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Nature volume 154, pages 573574 (04 November 1944) | Download Citation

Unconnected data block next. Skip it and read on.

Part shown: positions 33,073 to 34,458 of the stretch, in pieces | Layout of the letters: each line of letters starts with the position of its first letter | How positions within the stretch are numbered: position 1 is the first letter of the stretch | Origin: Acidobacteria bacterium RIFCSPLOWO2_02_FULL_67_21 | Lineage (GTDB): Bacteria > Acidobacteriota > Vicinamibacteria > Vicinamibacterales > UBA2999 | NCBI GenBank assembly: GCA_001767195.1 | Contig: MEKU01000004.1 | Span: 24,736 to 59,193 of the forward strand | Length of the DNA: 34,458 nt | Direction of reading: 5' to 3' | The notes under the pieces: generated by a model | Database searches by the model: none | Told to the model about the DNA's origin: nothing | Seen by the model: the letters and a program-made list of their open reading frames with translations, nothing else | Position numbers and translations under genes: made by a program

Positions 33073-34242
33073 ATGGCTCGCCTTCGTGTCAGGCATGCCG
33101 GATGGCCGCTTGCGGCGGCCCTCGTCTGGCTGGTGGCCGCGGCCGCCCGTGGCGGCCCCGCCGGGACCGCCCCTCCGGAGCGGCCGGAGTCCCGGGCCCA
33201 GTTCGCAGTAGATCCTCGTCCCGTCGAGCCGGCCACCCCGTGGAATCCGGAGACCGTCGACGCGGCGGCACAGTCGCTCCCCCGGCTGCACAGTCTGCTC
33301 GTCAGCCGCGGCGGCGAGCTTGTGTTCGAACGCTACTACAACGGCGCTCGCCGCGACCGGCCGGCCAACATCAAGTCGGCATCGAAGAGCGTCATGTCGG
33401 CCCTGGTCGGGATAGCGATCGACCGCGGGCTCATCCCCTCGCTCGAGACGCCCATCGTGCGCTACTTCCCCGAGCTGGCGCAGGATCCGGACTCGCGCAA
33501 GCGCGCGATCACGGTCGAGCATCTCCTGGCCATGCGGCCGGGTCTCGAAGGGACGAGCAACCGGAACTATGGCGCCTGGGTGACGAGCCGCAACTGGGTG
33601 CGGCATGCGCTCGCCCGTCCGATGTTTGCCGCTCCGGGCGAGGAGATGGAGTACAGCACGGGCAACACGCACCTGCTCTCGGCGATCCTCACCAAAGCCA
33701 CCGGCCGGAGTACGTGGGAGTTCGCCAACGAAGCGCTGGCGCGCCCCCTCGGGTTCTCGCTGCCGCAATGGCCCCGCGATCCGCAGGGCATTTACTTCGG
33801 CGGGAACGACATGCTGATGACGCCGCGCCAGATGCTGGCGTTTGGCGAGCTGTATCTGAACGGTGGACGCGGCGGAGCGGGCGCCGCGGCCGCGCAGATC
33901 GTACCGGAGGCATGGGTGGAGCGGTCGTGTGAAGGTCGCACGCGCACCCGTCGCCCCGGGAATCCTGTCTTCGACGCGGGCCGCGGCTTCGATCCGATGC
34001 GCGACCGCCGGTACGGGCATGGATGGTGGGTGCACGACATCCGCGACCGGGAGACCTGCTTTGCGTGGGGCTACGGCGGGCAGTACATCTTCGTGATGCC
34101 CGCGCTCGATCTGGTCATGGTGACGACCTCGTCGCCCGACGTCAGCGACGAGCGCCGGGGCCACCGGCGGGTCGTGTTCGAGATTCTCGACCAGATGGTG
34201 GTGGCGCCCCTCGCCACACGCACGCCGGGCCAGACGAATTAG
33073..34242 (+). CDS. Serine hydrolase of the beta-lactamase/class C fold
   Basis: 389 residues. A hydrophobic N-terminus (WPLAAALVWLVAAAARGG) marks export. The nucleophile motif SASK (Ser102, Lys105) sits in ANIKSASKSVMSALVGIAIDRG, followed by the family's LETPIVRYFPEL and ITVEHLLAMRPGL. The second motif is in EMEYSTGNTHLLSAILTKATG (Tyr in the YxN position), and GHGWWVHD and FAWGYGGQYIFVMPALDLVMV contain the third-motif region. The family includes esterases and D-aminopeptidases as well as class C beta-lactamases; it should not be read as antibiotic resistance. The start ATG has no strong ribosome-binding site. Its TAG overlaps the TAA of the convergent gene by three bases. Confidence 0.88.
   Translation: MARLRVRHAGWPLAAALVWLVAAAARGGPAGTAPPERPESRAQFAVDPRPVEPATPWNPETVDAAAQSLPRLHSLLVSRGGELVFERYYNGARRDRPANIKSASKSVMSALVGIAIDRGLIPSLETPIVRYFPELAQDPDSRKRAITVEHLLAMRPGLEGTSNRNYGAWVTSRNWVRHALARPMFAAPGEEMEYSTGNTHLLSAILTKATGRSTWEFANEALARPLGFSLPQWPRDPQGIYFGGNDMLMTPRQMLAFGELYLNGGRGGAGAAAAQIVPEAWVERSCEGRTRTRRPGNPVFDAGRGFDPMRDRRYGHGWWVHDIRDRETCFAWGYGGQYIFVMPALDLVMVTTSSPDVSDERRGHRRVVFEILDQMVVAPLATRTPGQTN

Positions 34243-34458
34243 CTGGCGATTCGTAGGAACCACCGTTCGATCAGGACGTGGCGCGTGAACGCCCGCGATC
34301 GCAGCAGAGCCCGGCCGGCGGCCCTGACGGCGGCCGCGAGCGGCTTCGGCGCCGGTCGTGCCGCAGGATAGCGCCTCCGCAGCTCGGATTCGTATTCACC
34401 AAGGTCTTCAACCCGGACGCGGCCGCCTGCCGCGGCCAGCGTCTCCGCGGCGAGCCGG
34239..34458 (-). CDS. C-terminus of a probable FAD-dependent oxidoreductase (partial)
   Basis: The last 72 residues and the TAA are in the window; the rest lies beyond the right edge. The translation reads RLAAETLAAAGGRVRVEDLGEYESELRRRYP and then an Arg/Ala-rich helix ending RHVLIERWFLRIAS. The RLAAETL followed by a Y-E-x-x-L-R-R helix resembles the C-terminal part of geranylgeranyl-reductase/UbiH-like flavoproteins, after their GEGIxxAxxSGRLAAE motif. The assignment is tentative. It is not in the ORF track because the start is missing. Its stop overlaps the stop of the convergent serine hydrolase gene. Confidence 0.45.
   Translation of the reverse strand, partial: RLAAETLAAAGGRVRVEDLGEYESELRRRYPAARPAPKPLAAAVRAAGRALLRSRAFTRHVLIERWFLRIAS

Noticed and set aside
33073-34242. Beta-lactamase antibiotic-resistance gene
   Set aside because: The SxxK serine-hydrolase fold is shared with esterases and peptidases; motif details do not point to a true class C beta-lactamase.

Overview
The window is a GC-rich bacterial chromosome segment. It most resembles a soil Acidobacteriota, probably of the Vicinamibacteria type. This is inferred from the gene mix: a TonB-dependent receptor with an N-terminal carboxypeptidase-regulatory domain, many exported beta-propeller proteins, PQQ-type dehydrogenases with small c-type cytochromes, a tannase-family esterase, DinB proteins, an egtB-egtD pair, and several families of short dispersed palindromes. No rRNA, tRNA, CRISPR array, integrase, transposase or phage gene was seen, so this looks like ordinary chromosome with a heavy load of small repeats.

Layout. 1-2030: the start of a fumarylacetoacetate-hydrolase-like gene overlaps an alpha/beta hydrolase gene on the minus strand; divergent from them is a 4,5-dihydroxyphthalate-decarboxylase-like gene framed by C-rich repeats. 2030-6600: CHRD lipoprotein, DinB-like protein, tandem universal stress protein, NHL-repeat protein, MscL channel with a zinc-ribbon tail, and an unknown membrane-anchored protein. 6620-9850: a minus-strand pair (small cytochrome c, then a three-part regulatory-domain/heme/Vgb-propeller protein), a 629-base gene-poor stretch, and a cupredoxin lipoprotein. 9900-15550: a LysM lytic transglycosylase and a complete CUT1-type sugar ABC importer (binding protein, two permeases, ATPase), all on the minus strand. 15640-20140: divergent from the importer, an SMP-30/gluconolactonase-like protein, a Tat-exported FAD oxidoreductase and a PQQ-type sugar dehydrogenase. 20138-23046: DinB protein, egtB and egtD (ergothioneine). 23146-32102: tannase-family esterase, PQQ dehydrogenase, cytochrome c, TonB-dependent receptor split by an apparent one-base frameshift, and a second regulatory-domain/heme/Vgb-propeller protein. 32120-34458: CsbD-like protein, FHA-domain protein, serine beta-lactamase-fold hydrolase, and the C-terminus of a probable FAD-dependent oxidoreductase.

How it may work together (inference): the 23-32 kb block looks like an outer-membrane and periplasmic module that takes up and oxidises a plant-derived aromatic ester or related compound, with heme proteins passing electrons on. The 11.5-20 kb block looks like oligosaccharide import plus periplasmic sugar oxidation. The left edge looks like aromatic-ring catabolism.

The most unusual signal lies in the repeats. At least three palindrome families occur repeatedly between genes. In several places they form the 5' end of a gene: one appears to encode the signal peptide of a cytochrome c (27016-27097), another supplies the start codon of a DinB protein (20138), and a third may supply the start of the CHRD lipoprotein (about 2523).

Two complementary papers dealing with cinemicrography were given at a meeting of the Association for Scientific Photography on October 14. Mr. H. Emmett described the apparatus used in one of the I.C.I. research laboratories, consisting of a petrological microscope, above which is supported the cine camera without its lens, while the microscope is also used without the usual eyepiece, but with a viewing attachment to enable the image to be kept under observation while being filmed. Focus on the film is ensured by inserting a piece of ground glass in the gate and balancing this image with the one seen in the viewing eyepiece; careful centring of the light is obviously of first importance. A 9·5 mm. camera was used connected through a belt drive to an electrically controlled gramophone motor which enables exposures to be taken at known intervals. Mr. Emmett showed films illustrating crystal growth, such as the change in crystalline form induced by the presence of impurities, the allotropic change in acicular crystals of ammonium nitrate which can take place on lowering the temperature, and the concentration gradient around a crystal during growth.

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